keywords = "Asthma, inhaled corticosteroid, dose-response, inflammation, symptoms, spirometry, FeNO, airway hyper-responsiveness, ECP, blood eosinophils",
author = "Anderson, {William J.} and Philip Short and Sunny Jabbal and Brian Lipworth",
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Inhaled corticosteroid dose-response in asthma : Should we measure inflammation? / Anderson, William J.; Short, Philip; Jabbal, Sunny; Lipworth, Brian (Lead / Corresponding author).

In: Annals of Allergy, Asthma & Immunology, Vol. 118, No. 2, 02.2017, p. 179-185.

Research output: Contribution to journalArticle

TY - JOUR

T1 - Inhaled corticosteroid dose-response in asthma

T2 - Should we measure inflammation?

AU - Anderson, William J.

AU - Short, Philip

AU - Jabbal, Sunny

AU - Lipworth, Brian

N1 - No funding sources

PY - 2017/2

Y1 - 2017/2

N2 - Background: Inhaled corticosteroid (ICS) titration in asthma is primarily based on symptoms and pulmonary function. ICSs may not be increased on this basis despite residual airway inflammation.ObjectiveTo compare the dose-response relationships of ICSs on measures of pulmonary function, symptoms, and inflammation in patients with persistent asthma.Methods: We performed a pooled post hoc analysis of 121 patients with mild to moderate asthma from 4 randomized clinical trials that incorporated an ICS dose ramp. Dose ramps were 0 to 200, 0 to 800, and 200 to 800 μg/d (beclomethasone equivalents). Outcome measures included spirometry, fractional exhaled nitric oxide, airway hyperresponsiveness (AHR), symptoms, serum eosinophilic cationic protein, and blood eosinophils.Results: We found a plateau beyond a small improvement at 0 to 200 μg for forced expiratory volume in 1 second: 3.3% (95% confidence interval [CI], 2.0%–4.7%) at 0 to 200 μg vs 0.3% (95% CI, −0.8% to 1.4%) 200 to 800 μg (P = .001). A similar plateau was seen for symptom improvement beyond 0 to 200 μg. Inflammatory and AHR outcomes revealed further room for improvement beyond low-dose ICSs. There was dose-related suppression (P < .001) for fractional exhaled nitric oxide: 40.4 ppb (95% CI, 34.7–46.9 ppb) for ICS free, 26.8 ppb (95% CI, 23.4–30.2 ppb) for 200 μg, and 20.8 ppb (95% CI, 18.8–23.1 ppb) for 800 μg. Eosinophilic cationic protein concentration was significantly reduced with both higher dose ramps. Eosinophil counts also improved across all 3 dose ramps, with dose separation of 370/μL (95% CI, 280–450/μL) for ICS free vs 250/μL (95% CI, 200–300/μL) 800 μg (P = .03). AHR improved with all 3 dose ramps, with greater improvement at lower doses for indirect vs direct challenges.Conclusion: ICS dose response may extend beyond low dose for inflammation and AHR but not symptoms or spirometry. Further study is required to identify whether this correlates with suboptimal longitudinal asthma control.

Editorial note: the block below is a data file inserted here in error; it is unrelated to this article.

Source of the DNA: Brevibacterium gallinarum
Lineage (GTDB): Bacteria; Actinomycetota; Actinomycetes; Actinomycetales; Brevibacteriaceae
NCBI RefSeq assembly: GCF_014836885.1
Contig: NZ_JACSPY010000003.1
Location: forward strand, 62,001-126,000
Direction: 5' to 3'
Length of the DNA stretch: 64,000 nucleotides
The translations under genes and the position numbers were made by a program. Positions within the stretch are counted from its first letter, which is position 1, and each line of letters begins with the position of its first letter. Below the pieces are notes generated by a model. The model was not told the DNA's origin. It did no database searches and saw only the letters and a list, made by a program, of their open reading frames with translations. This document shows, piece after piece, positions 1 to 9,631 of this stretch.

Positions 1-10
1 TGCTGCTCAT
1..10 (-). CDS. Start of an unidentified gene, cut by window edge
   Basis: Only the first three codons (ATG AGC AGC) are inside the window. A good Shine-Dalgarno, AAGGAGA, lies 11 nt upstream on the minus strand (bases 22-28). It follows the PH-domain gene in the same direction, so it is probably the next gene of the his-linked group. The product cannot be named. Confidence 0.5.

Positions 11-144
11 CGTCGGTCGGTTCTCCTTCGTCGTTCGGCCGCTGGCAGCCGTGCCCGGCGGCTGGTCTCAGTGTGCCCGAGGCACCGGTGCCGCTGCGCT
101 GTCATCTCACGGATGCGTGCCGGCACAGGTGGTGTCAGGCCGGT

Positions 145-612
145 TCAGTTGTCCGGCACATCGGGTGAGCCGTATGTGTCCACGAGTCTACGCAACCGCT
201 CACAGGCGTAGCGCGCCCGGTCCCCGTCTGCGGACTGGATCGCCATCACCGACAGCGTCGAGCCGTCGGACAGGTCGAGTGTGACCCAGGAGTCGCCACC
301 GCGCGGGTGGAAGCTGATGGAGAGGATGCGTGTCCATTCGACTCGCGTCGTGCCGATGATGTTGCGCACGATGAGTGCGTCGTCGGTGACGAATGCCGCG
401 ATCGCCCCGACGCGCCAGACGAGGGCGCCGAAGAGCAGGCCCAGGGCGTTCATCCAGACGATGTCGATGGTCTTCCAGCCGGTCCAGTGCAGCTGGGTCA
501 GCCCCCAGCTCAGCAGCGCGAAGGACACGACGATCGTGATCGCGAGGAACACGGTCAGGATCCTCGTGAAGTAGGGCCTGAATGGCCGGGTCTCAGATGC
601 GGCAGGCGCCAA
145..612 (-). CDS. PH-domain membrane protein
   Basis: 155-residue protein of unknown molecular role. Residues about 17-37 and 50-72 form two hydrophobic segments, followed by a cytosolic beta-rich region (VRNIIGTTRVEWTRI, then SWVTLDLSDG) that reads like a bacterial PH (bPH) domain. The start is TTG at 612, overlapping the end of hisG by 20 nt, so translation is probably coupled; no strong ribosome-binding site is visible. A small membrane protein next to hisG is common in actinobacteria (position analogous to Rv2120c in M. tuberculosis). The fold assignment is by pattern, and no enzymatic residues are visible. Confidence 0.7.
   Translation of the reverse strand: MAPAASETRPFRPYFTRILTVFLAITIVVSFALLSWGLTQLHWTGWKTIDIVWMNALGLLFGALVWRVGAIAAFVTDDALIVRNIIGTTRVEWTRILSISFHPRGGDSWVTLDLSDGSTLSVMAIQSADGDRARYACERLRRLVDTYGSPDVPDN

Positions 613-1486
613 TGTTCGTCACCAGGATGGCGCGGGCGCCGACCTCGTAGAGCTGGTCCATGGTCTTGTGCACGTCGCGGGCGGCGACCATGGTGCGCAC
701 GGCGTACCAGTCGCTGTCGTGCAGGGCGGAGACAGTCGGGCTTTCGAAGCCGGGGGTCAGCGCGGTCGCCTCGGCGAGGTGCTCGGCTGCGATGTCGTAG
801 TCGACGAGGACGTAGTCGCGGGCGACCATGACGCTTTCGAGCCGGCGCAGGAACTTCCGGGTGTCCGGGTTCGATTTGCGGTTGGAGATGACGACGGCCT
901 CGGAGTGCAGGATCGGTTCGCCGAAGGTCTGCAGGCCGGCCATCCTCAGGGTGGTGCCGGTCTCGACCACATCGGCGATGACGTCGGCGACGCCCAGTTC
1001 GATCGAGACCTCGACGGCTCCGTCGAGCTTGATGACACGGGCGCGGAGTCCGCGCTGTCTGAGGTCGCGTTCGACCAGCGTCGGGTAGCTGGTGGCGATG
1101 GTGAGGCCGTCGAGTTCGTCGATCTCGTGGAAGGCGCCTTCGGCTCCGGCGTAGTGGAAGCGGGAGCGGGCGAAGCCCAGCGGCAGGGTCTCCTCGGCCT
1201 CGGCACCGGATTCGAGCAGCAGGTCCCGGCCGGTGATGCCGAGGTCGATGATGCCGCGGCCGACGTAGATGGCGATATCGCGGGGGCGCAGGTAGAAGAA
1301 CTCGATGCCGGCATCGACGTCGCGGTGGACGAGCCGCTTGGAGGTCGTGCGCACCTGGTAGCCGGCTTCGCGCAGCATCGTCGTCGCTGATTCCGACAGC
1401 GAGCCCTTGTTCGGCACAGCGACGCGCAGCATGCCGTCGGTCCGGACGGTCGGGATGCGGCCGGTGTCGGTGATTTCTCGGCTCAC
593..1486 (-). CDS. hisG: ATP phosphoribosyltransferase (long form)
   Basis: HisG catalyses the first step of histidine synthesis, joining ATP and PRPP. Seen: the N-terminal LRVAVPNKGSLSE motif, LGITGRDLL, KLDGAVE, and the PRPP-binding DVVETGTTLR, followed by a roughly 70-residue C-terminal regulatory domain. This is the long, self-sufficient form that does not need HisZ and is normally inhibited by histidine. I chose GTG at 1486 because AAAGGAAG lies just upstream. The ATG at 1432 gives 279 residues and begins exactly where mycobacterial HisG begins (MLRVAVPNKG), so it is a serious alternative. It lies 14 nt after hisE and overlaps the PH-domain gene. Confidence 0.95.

AB - Background: Inhaled corticosteroid (ICS) titration in asthma is primarily based on symptoms and pulmonary function. ICSs may not be increased on this basis despite residual airway inflammation.ObjectiveTo compare the dose-response relationships of ICSs on measures of pulmonary function, symptoms, and inflammation in patients with persistent asthma.Methods: We performed a pooled post hoc analysis of 121 patients with mild to moderate asthma from 4 randomized clinical trials that incorporated an ICS dose ramp. Dose ramps were 0 to 200, 0 to 800, and 200 to 800 μg/d (beclomethasone equivalents). Outcome measures included spirometry, fractional exhaled nitric oxide, airway hyperresponsiveness (AHR), symptoms, serum eosinophilic cationic protein, and blood eosinophils.Results: We found a plateau beyond a small improvement at 0 to 200 μg for forced expiratory volume in 1 second: 3.3% (95% confidence interval [CI], 2.0%–4.7%) at 0 to 200 μg vs 0.3% (95% CI, −0.8% to 1.4%) 200 to 800 μg (P = .001). A similar plateau was seen for symptom improvement beyond 0 to 200 μg. Inflammatory and AHR outcomes revealed further room for improvement beyond low-dose ICSs. There was dose-related suppression (P < .001) for fractional exhaled nitric oxide: 40.4 ppb (95% CI, 34.7–46.9 ppb) for ICS free, 26.8 ppb (95% CI, 23.4–30.2 ppb) for 200 μg, and 20.8 ppb (95% CI, 18.8–23.1 ppb) for 800 μg. Eosinophilic cationic protein concentration was significantly reduced with both higher dose ramps. Eosinophil counts also improved across all 3 dose ramps, with dose separation of 370/μL (95% CI, 280–450/μL) for ICS free vs 250/μL (95% CI, 200–300/μL) 800 μg (P = .03). AHR improved with all 3 dose ramps, with greater improvement at lower doses for indirect vs direct challenges.Conclusion: ICS dose response may extend beyond low dose for inflammation and AHR but not symptoms or spirometry. Further study is required to identify whether this correlates with suboptimal longitudinal asthma control.

KW - Asthma

KW - inhaled corticosteroid

KW - dose-response

KW - inflammation

KW - symptoms

KW - spirometry

KW - FeNO

KW - airway hyper-responsiveness

KW - ECP

KW - blood eosinophils

U2 - 10.1016/j.anai.2016.11.018

DO - 10.1016/j.anai.2016.11.018

M3 - Article

C2 - 28065396

VL - 118

SP - 179

EP - 185

JO - Annals of Allergy, Asthma & Immunology

JF - Annals of Allergy, Asthma & Immunology

SN - 1081-1206

IS - 2

ER -